There's something extremely alluring about Hawaii.
Maybe you've even fallen under the spell of its island breezes; perhaps you spend your evenings drinking in the beachy scent of your Maui Escapist Candle from Brooklyn Candle Studio, or maybe you put on Hawaiian lullabies to chill out after a long day.
During the pandemic, many people actually listened to the islands' call, and huge numbers of people — newly laid off or working remotely or just seeking any form of escape — made the move over to its beaches. Despite the shadow of the Delta variant, newly vaccinated tourists are swarming Hawaii in droves, leaving Hawaiians swamped and struggling to meet demands and needs. In July 2021, over 345,000 people arrived at Maui's Kahului Airport, a 23% increase from 2019.
But if you're considering a trip to Hawaii right now, maybe look elsewhere. Hawaii is struggling with so much overtourism that one mayor has asked the state to decrease the number of flights allowed to land there. "We're asking for just a pause, if you want to use that term," said Mayor Mike Victorino at a press conference. "We don't have the authority to say 'stop,' but we're asking the powers that be to help us in this sense."
Overtourism has caused a number of huge problems across Hawaii. Residents of Maui recently suffered an expensive water shortage, for example, and the island's famous Road to Hana has been swarmed by tourists, creating intense traffic on a road many residents use to reach hospitals and food.
"They have invaded and taken over our shores," said Hawaii native Kim Rivera. "They come here entitled, rude and ruthless and will stop at nothing to get their way because they are on vacation. I have been shown the finger many times coming in and out of the mountain. This place is a zoo."
Adventurous tourists, exhausted by overcrowded beaches, have often been spotted stumbling upon preserved local sites or intruding on private areas.
Hawaiians are using social media to fight back, with groups like "Enough Tourists Already," or ETA, frequently posting videos of tourists touching marine life or otherwise disrespecting the environment.
"Our needs are being ignored and Maui doesn't have the infrastructure to deal with all the tourists that are being thrust, forced, upon us," said Kai Duponte, who is ETA's spokesperson. "Tourists tell us, 'You need our money, without us you wouldn't survive,' and that is just not true."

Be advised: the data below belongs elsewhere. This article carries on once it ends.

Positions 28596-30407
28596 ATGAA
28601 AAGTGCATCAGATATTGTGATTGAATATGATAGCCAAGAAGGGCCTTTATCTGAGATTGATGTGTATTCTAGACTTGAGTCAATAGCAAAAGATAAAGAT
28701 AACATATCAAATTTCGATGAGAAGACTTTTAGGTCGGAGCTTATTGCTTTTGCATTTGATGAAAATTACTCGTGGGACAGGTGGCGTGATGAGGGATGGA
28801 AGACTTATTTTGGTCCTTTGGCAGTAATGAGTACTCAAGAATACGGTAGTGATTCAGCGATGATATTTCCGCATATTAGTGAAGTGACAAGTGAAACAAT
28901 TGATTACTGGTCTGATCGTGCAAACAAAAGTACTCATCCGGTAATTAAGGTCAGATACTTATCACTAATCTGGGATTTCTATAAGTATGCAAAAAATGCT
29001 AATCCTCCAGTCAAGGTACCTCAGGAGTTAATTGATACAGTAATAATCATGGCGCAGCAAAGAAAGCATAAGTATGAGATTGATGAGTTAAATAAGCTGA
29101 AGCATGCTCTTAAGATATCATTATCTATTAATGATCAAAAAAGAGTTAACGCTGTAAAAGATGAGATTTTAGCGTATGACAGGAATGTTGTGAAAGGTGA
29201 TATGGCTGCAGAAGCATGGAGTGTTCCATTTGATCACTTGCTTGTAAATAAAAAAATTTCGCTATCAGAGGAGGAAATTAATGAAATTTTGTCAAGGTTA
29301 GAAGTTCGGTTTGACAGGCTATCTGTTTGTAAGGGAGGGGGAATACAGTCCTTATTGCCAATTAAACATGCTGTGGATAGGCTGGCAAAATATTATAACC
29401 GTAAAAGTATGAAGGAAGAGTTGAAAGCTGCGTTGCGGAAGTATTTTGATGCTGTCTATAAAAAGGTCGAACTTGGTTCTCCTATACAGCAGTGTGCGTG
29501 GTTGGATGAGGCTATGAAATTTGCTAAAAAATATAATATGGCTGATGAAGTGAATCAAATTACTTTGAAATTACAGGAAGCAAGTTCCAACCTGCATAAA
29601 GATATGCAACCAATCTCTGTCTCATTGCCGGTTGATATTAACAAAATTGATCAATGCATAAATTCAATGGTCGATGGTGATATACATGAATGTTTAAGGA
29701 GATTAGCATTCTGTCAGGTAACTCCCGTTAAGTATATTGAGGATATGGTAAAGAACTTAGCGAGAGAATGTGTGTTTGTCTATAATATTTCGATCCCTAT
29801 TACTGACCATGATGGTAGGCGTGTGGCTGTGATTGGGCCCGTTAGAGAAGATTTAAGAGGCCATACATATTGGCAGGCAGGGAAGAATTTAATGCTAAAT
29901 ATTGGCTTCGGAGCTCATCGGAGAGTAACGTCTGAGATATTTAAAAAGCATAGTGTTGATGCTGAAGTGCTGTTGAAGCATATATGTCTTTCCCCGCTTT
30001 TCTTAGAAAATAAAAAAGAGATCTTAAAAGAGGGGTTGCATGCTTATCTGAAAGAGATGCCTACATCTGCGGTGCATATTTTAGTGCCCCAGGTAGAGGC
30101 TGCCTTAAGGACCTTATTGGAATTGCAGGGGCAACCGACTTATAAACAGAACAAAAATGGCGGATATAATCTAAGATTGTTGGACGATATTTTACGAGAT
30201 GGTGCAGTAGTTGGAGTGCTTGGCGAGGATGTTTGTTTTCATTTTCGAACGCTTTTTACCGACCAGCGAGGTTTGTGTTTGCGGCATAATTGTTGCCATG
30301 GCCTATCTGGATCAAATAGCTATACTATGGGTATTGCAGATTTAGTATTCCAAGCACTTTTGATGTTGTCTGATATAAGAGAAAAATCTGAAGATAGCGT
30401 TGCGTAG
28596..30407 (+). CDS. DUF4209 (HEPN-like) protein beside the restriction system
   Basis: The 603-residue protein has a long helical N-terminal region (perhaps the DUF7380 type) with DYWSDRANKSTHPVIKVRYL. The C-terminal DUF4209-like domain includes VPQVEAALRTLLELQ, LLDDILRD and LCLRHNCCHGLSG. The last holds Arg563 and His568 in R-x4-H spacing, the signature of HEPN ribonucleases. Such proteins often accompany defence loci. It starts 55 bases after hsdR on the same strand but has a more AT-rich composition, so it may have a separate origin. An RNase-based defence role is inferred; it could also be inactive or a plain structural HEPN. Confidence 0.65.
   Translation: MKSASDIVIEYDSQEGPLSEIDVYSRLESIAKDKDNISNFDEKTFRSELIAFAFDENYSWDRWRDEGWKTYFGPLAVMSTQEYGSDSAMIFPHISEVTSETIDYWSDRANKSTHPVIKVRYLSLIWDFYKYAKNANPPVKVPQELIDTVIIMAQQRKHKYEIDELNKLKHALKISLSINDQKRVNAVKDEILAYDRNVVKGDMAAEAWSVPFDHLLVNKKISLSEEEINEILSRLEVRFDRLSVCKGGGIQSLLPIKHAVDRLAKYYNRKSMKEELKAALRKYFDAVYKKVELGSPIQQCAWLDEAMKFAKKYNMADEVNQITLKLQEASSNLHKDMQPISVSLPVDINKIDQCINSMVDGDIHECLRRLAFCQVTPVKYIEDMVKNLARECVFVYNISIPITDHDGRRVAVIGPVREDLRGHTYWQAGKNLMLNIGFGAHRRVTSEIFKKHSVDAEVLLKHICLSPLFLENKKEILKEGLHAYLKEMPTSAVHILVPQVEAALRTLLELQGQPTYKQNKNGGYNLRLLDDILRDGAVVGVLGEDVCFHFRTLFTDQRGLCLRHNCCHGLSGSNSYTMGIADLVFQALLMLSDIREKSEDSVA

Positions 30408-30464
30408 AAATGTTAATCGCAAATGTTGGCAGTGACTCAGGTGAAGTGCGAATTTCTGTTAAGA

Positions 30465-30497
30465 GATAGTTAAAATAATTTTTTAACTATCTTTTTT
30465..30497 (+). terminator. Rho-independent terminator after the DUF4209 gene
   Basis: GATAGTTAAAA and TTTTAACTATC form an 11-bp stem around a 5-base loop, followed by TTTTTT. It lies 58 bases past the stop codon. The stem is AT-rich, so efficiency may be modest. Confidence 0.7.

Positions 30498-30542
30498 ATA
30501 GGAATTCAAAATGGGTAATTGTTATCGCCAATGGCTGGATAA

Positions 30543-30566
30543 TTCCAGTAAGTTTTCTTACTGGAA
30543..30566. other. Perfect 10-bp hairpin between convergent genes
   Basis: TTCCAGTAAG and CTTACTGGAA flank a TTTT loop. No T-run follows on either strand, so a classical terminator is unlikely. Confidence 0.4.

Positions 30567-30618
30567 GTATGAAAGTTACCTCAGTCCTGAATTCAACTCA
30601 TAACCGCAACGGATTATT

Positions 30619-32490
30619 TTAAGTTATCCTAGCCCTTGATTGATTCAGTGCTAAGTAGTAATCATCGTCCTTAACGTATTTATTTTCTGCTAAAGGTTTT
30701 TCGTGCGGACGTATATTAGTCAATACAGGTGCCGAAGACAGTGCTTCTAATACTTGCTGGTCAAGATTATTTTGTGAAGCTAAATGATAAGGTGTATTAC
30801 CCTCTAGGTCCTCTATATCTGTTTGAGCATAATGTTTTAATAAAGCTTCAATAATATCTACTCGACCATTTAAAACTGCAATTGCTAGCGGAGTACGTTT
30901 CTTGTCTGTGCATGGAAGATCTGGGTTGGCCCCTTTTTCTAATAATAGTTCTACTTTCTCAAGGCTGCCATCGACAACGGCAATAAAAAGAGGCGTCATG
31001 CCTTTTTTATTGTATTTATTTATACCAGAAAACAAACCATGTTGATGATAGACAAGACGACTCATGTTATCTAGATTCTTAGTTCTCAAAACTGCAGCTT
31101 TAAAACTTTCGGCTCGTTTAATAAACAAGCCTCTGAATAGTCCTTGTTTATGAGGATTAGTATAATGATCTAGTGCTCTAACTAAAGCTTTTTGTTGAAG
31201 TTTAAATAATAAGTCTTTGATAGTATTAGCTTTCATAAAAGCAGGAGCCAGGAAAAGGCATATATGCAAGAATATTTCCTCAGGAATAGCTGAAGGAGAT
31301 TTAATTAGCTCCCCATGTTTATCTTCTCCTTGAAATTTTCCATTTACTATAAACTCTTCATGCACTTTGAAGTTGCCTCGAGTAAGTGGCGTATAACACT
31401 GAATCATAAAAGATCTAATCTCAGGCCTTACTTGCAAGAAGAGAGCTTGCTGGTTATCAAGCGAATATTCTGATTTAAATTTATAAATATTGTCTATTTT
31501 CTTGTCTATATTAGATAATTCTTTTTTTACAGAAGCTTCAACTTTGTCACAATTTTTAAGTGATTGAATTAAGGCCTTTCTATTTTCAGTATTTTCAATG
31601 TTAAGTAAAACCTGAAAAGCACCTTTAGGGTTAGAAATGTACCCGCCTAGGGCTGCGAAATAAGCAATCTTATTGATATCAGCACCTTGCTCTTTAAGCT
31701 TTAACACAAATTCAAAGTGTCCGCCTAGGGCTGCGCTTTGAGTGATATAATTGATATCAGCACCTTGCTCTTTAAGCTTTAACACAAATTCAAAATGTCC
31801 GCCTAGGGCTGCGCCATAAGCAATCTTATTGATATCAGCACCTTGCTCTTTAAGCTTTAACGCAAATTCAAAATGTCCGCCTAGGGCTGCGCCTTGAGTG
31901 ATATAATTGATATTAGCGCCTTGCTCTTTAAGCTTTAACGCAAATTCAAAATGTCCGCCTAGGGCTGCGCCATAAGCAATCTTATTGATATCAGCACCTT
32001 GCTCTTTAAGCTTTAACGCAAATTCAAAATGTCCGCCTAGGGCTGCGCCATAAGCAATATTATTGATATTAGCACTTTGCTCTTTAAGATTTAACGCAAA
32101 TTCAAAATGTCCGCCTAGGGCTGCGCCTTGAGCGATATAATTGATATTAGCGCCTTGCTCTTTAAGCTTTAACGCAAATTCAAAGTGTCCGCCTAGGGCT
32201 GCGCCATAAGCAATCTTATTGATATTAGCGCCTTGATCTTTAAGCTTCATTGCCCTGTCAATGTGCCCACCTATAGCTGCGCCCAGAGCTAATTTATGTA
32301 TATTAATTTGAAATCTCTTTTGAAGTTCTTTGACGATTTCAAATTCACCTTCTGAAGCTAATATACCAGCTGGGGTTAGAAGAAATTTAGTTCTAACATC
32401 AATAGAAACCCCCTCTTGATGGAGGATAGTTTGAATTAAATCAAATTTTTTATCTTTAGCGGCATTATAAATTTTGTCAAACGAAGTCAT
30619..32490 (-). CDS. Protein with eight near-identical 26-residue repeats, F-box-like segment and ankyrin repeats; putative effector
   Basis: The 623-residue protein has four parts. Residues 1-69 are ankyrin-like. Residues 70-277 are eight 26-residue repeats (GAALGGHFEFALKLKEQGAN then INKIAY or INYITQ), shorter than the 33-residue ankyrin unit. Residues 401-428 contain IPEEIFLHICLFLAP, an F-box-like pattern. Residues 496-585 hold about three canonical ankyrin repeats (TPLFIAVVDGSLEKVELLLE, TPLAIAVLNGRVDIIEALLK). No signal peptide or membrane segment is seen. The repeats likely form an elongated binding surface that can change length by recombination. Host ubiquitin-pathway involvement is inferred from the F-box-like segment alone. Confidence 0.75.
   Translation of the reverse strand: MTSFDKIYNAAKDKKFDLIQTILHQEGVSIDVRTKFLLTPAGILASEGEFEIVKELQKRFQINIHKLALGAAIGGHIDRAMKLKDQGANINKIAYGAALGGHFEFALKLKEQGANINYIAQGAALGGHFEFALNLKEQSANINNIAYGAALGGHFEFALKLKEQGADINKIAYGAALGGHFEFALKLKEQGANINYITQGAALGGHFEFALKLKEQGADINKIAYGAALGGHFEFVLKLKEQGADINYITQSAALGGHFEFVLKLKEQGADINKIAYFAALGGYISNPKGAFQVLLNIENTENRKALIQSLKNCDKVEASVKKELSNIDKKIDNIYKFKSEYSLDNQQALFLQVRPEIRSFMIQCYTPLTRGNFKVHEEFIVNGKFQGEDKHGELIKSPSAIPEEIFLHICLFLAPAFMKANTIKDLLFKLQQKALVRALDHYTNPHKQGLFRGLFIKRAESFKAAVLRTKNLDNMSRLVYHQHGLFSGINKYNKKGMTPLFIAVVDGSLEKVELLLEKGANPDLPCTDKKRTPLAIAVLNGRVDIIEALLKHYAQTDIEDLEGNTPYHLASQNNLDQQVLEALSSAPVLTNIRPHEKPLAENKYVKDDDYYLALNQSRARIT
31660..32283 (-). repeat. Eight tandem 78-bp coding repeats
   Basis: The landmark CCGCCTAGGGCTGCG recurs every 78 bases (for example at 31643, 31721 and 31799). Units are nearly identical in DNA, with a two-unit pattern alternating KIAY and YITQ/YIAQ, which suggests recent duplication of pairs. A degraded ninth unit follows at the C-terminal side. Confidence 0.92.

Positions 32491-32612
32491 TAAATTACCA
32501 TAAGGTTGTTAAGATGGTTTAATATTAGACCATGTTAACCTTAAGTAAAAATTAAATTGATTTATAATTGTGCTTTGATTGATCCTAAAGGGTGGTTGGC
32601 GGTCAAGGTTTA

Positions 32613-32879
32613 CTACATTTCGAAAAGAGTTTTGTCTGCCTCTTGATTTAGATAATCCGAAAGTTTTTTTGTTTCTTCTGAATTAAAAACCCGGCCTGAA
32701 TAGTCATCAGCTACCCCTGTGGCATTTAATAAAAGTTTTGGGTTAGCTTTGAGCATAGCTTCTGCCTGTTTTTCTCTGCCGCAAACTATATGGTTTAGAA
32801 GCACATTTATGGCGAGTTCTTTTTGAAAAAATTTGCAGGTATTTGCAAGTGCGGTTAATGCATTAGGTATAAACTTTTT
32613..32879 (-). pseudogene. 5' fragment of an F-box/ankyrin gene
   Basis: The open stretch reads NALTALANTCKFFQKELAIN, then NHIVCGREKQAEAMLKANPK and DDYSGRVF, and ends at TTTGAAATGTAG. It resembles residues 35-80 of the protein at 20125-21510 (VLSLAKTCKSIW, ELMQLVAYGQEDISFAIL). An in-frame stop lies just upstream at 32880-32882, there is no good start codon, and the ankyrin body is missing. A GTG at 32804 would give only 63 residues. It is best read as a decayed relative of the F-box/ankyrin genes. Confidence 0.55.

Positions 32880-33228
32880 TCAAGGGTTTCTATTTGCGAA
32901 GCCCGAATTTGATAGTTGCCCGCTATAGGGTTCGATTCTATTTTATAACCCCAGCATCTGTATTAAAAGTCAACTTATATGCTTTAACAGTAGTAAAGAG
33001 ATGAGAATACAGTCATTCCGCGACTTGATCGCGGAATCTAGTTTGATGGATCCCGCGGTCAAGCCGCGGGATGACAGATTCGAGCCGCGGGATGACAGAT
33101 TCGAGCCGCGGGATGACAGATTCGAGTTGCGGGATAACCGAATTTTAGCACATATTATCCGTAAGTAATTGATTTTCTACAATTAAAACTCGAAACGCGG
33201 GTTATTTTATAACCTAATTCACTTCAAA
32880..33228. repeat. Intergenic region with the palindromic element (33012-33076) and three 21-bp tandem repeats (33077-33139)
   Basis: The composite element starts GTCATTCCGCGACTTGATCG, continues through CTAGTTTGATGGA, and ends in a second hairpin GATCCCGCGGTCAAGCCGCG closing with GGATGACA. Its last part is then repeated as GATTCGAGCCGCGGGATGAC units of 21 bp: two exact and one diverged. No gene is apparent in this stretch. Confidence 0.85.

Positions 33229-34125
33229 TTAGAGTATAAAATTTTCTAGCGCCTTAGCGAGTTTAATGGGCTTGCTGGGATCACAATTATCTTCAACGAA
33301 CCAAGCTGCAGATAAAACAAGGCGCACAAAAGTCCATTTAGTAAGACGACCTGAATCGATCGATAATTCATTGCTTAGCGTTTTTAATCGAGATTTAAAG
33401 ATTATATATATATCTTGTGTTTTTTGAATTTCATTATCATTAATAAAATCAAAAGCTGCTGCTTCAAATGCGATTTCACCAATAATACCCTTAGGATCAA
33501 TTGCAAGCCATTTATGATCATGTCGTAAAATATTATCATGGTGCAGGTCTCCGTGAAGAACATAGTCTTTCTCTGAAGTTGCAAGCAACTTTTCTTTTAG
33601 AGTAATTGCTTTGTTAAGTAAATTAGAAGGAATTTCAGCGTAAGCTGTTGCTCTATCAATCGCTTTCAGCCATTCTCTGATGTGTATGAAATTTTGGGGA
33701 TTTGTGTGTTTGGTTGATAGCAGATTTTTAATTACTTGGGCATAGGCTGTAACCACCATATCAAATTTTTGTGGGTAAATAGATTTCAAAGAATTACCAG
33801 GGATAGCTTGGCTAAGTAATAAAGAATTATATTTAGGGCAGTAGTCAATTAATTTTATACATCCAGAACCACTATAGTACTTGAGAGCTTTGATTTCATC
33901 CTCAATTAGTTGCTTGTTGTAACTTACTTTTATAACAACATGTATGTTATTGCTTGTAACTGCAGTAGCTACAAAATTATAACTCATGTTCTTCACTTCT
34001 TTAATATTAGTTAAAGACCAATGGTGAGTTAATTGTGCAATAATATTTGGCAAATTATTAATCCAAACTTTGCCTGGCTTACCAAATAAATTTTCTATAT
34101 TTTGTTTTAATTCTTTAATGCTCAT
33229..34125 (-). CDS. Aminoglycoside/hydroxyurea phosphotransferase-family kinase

Some of the islands are banding together to try to ensure the safety of their own residents. Many are calling for the Hawaii Tourism Agency to implement significant changes to the industry. "HTA, under its current leadership, understands we need to shift. The industry impacts our residents' way of life, wellness and the sustainability of our future," said Joe Ibarra, who is the general manager of The Kahala Hotel & Resort and a member of the Oahu DMAP steering community. "This is the turning point."
Tourism often provides little economic benefit to native Hawaiians and often sucks up resources and destroys the natural environment that many people need to survive. It is an extractive industry that mirrors the exploitative colonization that devastated Hawaii decades ago.
If you are definitely going to Hawaii, there are some things you can do. You can research the history of the United States' exploitation of Hawaii and come in with an understanding of the island's culture. You can also vow to respect locals and the island's nature, perhaps by reciting this old pledge that some Hawaiian leaders are trying to ensure that tourists must sign before entering the islands.
I pledge to be pono (righteous) in Hawaii.
I will mindfully seek wonder, but not wander where I do not belong.
I will not defy death for breathtaking photos, trespass or venture beyond safety.
I will malama (care for) land and sea, and admire wildlife only from afar.
I will not take what is not mine, leaving lava rocks and sand as originally found.
I will heed ocean conditions, never turning my back to the Pacific.
When rain falls ma uka (inland), I will remain high above ground, out of rivers and streams.
I will embrace Hawaii's aloha spirit, as it embraces me.
Lawe i ka maʻalea i kuʻonoʻono.
"Take wisdom and make it deep."
Never fear — you can still manifest your own Hawaii staycation. Just put on Spotify's Hawaiian Dreams playlist, and light your Maui Escapist Candle. Breathe in the smell of sea moss, bergamot and ylang ylang, while also feeling great knowing that the candle is eco-friendly, made of soy wax, lead free cotton wicks, and premium fragrance oils, all cruelty-free and vegan. Now that's a vacation we can get behind.